‘Extraordinary claims need extraordinary evidence’ is the sentence that best sums up the key message of the Science Media Centre’s evidence to the Leveson Inquiry, set up by government to investigate standards and ethics in our newspapers.
While I believe that much science coverage in our daily papers is good quality, especially when delivered by specialist science journalists, the Leveson Inquiry has given all of us a license to step back and reflect on what changes would make things better.
And that’s where I get back to this phrase ‘extraordinary claims need extraordinary evidence’. Too often, our newspapers do the exact opposite. For them, the more extraordinary the claim, the more the rush to publish and the more prominent the story should be.
A few years back when a succession of maverick IVF doctors and even a religious sect claimed to have cloned the first human being, the entire media rushed to splash the story on their front pages. Not only were the claims totally untrue, they were also deeply damaging to scientists desperately trying to win public support for therapeutic cloning.
Two other examples: First, reports several years ago that a young child had been fed to death. It appeared to confirm what one doctor had told the media: that parents would start to outlive their children because of obesity. But it was not true. The child's clinician contacted the SMC to inform us that the child had a genetic defect and it was totally wrong to attribute this death to overfeeding by parents. On this occasion the newspapers did run pieces correcting their original story – one under the heading ‘Big Fat Lie’ which blamed MPs for the error.
Secondly, the now-notorious claim of a link between the MMR vaccine and autism, which seriously damaged a vaccination programme and led to the first deaths from measles in many years.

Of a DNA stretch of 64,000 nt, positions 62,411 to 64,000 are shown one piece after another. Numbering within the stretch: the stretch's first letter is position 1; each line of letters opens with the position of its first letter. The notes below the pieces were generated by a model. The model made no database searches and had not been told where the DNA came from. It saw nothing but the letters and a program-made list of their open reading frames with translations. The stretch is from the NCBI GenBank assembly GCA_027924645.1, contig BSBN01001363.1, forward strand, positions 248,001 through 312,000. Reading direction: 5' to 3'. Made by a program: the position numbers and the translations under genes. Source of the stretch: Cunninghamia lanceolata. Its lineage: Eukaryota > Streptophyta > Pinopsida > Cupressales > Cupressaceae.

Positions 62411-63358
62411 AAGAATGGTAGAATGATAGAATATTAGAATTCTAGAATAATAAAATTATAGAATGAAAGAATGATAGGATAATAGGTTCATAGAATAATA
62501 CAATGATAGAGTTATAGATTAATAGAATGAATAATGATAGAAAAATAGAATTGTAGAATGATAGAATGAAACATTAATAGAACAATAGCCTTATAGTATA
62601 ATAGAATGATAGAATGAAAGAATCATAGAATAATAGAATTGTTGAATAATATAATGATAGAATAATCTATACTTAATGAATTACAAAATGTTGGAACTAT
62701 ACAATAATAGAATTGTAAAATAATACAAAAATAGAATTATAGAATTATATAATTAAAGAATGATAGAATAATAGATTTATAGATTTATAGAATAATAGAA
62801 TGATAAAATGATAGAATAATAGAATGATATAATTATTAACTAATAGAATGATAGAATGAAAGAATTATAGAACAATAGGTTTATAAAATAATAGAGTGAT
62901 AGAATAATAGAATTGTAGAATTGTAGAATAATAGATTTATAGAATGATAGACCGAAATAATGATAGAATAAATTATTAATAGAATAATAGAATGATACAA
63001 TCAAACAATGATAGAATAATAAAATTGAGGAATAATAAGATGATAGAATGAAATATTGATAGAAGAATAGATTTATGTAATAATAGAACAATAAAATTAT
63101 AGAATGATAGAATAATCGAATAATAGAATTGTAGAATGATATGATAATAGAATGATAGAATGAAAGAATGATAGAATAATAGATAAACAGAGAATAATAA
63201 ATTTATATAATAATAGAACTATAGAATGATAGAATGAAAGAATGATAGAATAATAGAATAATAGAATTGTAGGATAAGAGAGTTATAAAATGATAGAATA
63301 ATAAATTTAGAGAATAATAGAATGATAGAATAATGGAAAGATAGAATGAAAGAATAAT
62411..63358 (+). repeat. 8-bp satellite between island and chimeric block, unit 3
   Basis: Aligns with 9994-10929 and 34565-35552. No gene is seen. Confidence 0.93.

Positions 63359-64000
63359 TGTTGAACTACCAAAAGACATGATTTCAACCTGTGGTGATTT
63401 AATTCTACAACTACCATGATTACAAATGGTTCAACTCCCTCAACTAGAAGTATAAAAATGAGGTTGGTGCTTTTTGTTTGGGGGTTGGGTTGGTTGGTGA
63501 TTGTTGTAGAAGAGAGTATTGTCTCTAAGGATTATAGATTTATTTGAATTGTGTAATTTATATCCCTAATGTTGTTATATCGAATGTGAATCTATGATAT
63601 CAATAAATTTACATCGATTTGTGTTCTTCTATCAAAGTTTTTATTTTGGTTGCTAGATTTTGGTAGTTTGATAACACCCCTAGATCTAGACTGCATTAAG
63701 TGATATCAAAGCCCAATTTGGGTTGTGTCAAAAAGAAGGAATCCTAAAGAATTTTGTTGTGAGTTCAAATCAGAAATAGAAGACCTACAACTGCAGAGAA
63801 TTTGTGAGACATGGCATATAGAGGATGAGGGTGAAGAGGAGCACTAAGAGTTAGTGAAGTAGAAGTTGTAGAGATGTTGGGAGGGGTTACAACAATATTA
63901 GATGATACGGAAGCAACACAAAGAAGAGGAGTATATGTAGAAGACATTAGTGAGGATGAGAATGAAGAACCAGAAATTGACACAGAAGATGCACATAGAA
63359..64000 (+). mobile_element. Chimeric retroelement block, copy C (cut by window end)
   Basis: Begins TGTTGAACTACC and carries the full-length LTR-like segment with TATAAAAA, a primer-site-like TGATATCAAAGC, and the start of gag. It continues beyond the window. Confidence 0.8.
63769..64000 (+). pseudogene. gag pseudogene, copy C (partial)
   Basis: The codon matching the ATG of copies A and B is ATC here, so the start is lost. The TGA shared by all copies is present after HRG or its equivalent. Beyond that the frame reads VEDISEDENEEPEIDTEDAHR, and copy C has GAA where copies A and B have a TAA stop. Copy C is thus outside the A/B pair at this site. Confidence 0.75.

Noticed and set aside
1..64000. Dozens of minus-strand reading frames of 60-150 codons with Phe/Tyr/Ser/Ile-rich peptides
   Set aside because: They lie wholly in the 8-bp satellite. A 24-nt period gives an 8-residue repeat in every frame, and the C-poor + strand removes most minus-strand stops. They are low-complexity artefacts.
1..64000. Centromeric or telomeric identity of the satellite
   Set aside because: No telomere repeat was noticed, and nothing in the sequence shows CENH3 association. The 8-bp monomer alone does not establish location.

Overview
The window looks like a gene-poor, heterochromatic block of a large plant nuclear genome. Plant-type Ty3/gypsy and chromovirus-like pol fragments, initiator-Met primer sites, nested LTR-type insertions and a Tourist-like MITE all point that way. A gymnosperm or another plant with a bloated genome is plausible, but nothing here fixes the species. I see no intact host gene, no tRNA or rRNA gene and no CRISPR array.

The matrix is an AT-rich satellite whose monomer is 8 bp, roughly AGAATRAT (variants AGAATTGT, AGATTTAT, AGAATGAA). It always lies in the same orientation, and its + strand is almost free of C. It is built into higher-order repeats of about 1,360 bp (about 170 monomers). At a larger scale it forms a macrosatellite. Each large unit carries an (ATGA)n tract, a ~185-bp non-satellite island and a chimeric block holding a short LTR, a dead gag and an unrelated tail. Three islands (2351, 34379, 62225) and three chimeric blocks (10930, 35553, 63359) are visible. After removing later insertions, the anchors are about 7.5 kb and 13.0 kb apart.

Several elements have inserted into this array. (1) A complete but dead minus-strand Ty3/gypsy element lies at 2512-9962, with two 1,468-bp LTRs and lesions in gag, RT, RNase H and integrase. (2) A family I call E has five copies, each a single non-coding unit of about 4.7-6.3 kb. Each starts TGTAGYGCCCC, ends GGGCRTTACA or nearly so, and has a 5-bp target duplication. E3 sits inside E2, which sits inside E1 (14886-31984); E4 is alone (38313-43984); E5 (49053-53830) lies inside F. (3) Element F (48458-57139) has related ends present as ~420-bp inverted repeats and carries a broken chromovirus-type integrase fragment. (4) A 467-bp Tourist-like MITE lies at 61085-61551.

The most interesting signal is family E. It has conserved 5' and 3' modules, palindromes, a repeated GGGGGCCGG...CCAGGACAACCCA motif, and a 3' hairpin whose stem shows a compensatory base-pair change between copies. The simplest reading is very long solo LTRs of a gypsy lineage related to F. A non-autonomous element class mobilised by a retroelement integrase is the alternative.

And of course we have the almost daily claims that we have discovered ‘the gene for’ or the ‘cure for’ or ‘cause of’ our most common diseases. Many of these headlines are based on good scientific studies carried out by respected researchers and published in peer reviewed journals. But they are exaggerated and sensationalized.
Hopes for Leveson
Checking and double checking extraordinary claims need not see science stories excluded from our newspapers. Science delivers amazing new findings daily, but only a few deserve the front page splashes that almost always mean exaggerated claims. One commentator has suggested that all journalists using the word 'cure' or 'breakthrough' should agree to publish a long-term follow-up – a 'batting average' – of how many 'breakthroughs' actually panned out. It would be an interesting experiment!
The SMC’s evidence calls on Leveson to recommend new guidelines on science reporting that could be drawn up by the specialist science reporters themselves. These could include the need to put each new study into a wider context, state the size and stage of the study, and use the actual numbers as well as percentages when communicating an increase in risk. The guidance would help science reporters to win battles with the general news editors who are often the ones keenest to sensationalise a story, and would also allow a newly strengthened PCC (or its replacement) to adjudicate on future complaints.
For years we have been told that the sub-editors write the headlines long after the science reporter has left for the day, and we should just accept that this may mean a sensational headline on an otherwise accurate story. In an era when those headlines are now tweeted to millions of people, raising unnecessary fears or false hopes, Leveson has given us hope of something better.